More's the pity.
Naturally Native follows the lives, loves, pain, joy and relationships of three sisters as they attempt to start their own business. Of American Indian ancestry, but adopted by white foster parents as young children, each sister has her own identity issues and each has chosen a very different career path. Now dedicated to starting a Native cosmetic business, they attempt to overcome obstacles both in the business world and in the home. A touching love story of family and culture, Naturally Native also interweaves a subtle, but strong wake-up call regarding the treatment of Native people in corporate America. Naturally Native also provides some insight into tribal infrastructure and gaming issues.
If you're dismissively sneering "chick movie" at this point, please consider that Spirited Away is a just a cartoon, and the Gamera flick is guys in rubber monster suits. So you maybe wanna consider shutting the hell up.
A Red-Horse Native production, Naturally Native is the first film about Native American women written, directed, produced and starring Native American women. Co-directed by Valerie Red-Horse and Jennifer Wynne Farmer ("Pumpkin Man"), the film stars Valerie Red-Horse ("The Secret of Lizard Woman"), Irene Bedard ("Lakota Woman: Siege at Wounded Knee"), Kimberly Norris (TNT's Geronimo), Pato Hoffmann (TNT's Geronimo), Mark Abbott ("Squanto: A Warrior's Tale"), Collin Bernsen (Cover Me) and Mary Kay Place (The Rainmaker). The film was written and produced by Valerie Red-Horse, executive produced by Dawn Jackson and Co-produced by Yvonne Russo. The director of photography was Bruce Finn, the production designer was Kee Miller and the editor was Lorraine Salk. Naturally Native was shot in the Los Angeles area in October and November 1997 with a total of 19 shooting days.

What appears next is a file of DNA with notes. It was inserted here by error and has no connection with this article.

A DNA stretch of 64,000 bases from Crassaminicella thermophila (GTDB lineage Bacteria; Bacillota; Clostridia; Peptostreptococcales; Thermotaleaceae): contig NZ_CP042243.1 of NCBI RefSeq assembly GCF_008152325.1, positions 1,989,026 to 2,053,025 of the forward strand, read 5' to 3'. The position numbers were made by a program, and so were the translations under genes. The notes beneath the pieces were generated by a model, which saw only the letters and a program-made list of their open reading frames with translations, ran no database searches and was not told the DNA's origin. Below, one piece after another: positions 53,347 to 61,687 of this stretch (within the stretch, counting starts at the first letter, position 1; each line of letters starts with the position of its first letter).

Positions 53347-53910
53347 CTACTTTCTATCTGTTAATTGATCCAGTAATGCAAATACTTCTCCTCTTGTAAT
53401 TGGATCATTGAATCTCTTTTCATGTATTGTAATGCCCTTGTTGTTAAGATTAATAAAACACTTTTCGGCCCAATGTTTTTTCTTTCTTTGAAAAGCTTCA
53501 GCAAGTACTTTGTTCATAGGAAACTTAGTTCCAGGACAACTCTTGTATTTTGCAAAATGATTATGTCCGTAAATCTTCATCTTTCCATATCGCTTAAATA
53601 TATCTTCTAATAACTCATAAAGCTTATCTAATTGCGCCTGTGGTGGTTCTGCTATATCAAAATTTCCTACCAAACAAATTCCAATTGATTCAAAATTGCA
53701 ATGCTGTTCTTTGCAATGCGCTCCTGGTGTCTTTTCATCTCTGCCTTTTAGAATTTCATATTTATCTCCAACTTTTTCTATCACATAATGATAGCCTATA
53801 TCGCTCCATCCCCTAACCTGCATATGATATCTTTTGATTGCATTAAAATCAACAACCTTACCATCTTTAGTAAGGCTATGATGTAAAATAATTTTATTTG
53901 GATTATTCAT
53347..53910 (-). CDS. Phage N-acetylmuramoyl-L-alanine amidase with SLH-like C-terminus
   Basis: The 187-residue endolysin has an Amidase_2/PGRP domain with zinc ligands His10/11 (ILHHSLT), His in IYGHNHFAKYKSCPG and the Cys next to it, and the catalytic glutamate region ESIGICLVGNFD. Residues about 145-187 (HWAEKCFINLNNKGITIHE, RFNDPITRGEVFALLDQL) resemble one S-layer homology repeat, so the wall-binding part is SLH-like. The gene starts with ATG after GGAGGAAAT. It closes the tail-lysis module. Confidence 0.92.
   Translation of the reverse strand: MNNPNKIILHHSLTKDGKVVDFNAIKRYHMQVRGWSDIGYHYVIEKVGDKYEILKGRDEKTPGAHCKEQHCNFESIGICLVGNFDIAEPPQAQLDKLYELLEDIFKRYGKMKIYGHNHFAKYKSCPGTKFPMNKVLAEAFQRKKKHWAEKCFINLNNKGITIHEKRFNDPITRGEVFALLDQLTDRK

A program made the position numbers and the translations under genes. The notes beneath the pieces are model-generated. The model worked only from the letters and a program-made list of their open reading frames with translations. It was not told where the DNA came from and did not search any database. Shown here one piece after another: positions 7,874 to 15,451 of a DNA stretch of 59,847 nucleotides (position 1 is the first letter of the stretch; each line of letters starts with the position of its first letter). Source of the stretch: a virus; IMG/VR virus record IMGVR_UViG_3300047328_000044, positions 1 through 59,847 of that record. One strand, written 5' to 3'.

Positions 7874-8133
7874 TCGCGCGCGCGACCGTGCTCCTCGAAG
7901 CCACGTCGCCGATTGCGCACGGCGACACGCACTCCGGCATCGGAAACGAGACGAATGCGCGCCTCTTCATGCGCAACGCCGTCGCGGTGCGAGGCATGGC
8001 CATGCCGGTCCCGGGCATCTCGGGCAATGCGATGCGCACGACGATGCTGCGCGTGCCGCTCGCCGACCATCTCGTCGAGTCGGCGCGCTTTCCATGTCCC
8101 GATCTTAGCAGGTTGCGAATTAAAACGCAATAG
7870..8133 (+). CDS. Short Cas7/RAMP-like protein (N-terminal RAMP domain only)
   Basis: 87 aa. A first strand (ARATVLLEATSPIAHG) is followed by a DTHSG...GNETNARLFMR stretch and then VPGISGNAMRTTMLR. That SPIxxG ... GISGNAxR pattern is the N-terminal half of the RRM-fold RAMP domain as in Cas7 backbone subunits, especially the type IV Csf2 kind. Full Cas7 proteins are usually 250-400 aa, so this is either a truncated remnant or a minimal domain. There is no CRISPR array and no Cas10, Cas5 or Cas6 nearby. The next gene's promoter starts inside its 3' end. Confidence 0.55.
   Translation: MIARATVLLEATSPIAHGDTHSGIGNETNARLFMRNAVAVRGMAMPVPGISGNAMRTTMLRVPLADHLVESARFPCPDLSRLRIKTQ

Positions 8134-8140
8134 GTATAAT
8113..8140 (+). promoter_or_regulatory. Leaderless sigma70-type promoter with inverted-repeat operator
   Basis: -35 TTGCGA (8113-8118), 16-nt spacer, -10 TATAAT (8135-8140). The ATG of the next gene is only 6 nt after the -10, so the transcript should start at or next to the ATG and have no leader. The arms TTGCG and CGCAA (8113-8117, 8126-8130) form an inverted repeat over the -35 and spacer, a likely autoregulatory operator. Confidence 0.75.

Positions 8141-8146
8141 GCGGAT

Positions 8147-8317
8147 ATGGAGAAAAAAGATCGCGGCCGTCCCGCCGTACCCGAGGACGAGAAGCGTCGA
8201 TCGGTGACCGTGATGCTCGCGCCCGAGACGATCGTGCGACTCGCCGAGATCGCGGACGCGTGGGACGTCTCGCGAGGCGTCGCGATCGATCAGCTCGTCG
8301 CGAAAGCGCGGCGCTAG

Links added here and there. This is all one big bookmarks list for me, you know.
The article in Bitch mentions:
The New Indian Cinema is in its adolescence; as with any indie movement, the current crop of Native-tghememd films ranges from sophomoric to brilliant (Johnny Greyeyes and Naturally Native are the latter).
Which might sound harsh, except for those of us who tried and failed to sit through any of Oscar Micheaux's films.
Want to hear more? The soundtrack for the film is available at Amazon, although the movie itself is not. You can also hear bits of the soundtrack at the official site, if, unlike me, you have a working Shockwave install.